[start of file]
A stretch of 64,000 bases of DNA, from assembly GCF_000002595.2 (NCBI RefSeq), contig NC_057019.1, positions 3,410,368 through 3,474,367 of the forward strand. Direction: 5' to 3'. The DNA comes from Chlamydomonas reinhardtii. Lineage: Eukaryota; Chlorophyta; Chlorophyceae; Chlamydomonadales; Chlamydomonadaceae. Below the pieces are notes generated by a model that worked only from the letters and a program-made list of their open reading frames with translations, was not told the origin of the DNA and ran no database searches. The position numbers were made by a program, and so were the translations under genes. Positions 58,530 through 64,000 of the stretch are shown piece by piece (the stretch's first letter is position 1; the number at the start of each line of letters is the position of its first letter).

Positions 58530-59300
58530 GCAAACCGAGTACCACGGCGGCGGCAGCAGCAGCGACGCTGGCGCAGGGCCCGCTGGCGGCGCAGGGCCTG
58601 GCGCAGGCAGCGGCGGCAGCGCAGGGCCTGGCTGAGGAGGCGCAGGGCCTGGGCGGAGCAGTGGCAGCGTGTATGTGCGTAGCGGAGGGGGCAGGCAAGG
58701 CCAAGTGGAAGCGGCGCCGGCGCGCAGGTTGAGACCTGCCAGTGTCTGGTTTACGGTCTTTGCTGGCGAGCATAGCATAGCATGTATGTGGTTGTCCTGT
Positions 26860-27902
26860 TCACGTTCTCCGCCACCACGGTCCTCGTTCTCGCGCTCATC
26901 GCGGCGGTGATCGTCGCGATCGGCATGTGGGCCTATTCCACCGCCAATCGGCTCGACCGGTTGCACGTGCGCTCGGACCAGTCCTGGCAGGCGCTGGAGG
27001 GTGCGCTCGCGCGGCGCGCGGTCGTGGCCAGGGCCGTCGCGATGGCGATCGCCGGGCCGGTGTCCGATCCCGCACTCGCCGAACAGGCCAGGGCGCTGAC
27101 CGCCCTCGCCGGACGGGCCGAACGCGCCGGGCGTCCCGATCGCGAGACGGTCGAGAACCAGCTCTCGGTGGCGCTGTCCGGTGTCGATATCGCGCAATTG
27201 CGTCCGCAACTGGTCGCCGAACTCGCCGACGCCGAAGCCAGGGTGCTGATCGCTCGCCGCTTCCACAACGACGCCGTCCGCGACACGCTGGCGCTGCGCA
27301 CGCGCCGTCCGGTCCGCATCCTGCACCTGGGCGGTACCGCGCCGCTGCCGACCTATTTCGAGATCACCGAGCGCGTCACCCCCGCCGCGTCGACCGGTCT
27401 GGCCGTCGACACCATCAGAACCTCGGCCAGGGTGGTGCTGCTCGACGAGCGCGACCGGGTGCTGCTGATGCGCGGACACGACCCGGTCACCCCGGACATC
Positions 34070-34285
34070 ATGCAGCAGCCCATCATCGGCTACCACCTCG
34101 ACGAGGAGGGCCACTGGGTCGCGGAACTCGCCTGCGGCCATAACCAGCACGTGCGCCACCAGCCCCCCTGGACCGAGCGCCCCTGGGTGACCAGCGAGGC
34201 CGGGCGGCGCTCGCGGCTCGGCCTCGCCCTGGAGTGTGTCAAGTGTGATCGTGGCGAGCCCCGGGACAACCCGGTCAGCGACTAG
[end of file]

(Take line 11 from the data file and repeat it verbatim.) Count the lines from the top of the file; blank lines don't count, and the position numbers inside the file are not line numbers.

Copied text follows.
27201 CGTCCGCAACTGGTCGCCGAACTCGCCGACGCCGAAGCCAGGGTGCTGATCGCTCGCCGCTTCCACAACGACGCCGTCCGCGACACGCTGGCGCTGCGCA